Etymology of NOËL

Another term signifying the holiday season, Noël comes to us from the Latin verb nasci, meaning “to be born.”

In the book of Ecclesiastes, the birth of Jesus is called natalis. A variation of this word, nael, made its way into Old French as a reference to the Christmas season and later into Middle English as nowel.

  • Pingback:Noel! | Lauren Is My Sister
    Posted at 21:28h, 27 December Reply

    […] Noel, simply put, is another word for “Christmas” or the events surrounding Christmas. It is also spelled “Nowell” or “Noël” and is derived from French, and before that the Latin natalis, which refers to the nativity of Christ. So the word noel is very Christological in meaning and specifically refers to the incarnation of Christ. So the next time you sing “The First Noel,” you can have a more detailed idea of what you’re singing about. […]

  • Pingback:Noel etymology | Winthrophallre
    Posted at 01:41h, 02 September Reply

    […] Etymology of NOËL | ALTA Language ServicesSome thoughts I collected regarding the etymology of the word "Noel": The french "now*ell", of which the first syllable is based on the latin "natus" (birth), but the … […]

  • Gregor McHardy
    Posted at 11:42h, 05 December Reply

    In Book First, Chapter 5 of Victor Hugo’s “Hunchback” the crowd lets out several “Noel” shouts, and this on January 6th. Why were they shouting “Merry Christmas?”

    The lack of any labio-dentals or sibilants in Noel makes it a difficult stretch to derive it from NATUS or NASCI.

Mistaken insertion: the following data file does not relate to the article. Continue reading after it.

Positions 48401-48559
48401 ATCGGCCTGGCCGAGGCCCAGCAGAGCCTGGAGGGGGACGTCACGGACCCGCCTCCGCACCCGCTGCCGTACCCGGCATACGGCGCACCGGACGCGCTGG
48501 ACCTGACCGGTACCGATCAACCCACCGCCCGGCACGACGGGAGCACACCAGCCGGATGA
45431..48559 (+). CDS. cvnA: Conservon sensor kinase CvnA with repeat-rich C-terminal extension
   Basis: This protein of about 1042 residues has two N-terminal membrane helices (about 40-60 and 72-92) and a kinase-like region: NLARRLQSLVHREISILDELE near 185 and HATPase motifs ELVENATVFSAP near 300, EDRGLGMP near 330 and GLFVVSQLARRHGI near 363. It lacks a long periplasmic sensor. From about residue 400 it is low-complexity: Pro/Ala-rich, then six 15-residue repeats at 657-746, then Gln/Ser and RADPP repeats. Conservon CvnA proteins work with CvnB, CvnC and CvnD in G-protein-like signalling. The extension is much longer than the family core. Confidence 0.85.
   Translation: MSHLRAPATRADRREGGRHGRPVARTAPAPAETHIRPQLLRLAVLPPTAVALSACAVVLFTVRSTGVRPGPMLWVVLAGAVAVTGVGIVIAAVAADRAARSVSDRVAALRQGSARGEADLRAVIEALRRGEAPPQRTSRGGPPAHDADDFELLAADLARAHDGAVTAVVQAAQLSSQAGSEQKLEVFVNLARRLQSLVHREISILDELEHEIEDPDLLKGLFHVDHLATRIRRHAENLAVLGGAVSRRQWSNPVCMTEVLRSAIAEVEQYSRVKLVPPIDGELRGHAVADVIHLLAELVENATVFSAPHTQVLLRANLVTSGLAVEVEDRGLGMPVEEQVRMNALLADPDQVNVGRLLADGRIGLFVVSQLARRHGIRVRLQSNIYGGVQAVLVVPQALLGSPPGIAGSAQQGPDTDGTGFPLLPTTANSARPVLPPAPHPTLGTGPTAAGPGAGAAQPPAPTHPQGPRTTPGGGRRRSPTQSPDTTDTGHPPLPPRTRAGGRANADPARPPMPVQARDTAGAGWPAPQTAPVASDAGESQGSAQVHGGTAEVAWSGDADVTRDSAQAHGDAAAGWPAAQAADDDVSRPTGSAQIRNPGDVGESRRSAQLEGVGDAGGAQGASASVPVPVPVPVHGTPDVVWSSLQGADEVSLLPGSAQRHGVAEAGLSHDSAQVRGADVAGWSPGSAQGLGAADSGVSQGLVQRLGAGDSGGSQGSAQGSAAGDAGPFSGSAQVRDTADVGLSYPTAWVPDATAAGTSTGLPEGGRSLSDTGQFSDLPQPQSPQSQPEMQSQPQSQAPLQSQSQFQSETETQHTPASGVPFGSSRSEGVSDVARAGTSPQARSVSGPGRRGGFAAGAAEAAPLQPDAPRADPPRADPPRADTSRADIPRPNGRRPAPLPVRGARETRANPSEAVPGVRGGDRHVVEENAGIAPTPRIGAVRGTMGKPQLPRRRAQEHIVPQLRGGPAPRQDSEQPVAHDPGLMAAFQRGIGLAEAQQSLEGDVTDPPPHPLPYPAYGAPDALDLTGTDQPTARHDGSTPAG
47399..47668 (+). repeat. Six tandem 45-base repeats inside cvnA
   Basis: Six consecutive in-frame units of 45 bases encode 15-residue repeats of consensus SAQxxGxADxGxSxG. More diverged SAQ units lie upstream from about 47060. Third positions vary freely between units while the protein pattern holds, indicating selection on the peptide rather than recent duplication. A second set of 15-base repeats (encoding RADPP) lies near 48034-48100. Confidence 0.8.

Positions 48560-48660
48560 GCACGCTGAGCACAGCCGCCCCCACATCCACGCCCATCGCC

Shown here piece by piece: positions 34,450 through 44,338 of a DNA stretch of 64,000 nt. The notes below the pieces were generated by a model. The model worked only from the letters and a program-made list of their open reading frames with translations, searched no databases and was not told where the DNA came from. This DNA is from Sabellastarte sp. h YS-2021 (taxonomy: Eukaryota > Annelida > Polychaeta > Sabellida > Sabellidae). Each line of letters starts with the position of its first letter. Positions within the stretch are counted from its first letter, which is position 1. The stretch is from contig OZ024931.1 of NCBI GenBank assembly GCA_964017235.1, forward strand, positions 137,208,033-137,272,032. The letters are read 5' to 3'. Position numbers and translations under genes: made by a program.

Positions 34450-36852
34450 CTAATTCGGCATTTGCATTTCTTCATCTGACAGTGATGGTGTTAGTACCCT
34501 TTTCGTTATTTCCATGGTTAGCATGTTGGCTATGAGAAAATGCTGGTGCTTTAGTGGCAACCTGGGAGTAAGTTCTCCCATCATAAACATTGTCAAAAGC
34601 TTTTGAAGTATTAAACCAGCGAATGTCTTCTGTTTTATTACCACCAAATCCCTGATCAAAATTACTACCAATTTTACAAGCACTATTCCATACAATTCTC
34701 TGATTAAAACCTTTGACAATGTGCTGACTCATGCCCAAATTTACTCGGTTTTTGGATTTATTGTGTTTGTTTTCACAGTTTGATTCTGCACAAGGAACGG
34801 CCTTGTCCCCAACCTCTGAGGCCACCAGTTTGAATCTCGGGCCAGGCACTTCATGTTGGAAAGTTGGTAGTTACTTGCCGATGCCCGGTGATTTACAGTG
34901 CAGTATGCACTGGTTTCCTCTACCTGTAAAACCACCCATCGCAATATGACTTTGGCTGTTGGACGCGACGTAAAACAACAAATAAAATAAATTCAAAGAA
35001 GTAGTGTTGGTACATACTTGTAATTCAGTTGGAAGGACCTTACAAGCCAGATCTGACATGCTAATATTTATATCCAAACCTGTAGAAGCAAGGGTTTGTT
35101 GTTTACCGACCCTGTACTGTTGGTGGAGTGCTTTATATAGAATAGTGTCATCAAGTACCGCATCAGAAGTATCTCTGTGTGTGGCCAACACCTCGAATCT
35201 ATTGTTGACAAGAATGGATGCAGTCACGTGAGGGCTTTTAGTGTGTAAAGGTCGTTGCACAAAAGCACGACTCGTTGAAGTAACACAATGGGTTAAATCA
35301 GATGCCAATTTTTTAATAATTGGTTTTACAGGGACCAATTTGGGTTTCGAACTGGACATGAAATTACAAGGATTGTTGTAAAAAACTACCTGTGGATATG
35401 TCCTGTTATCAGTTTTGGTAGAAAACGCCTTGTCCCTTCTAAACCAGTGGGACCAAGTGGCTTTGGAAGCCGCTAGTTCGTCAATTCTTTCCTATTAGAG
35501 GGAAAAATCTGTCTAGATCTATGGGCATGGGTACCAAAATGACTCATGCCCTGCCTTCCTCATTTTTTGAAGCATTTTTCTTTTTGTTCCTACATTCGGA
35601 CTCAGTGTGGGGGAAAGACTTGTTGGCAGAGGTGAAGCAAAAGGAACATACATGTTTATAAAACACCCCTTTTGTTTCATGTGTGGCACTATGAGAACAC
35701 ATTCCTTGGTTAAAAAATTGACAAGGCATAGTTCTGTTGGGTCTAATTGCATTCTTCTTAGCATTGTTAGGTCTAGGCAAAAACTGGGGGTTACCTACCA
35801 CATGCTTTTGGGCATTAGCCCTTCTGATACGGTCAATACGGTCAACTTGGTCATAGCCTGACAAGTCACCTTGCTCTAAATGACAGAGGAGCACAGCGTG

Are we, who are chronologically and linguistically far separated from Hugo’s scholarship, grasping at straws to link the roots of the word with its present meaning?

    I don’t know a different root from which to derive the word, but I’m wondering if better scholars could look at it again with Hugo’s usage in mind.

  • Maddox
    Posted at 08:49h, 30 December Reply

    I thought no well was from nouvelles, French fo r news?

  • Brian Fileman
    Posted at 07:15h, 21 September Reply

    I have to point out Maria Khodorkovsky’s error regarding Ecclesiates. It is an ‘Old Testament’ book and therefore predates Christianity be several centuries. I think she meant Ecclesiasticus – part of the Apochrypha.
    As for the derivation of Noel, it is might be a contraction from Hebrew; ‘nolad El’ meaning ‘God (is) born’.

    • Diomedes Exulans
      Posted at 01:52h, 24 January Reply

      They’re shouting Merry Christmas on 6 January because it is the twelfth day of Christmas, the feast of the Epiphany.

  • Suzanne Bryant
    Posted at 07:15h, 09 March Reply

    I just came across this word as what the French chanted when a King was crowned at coronation (and in particular Charles VII) can anyone explain why that would be? I can only imagine it is to do with the Latin meaning ‘to be born’ – a King is born? Is this linked to the other explanations of Christmas and nouvelles? Thank you.

  • Laura-Lala Bennett
    Posted at 03:29h, 08 December Reply


Post A Comment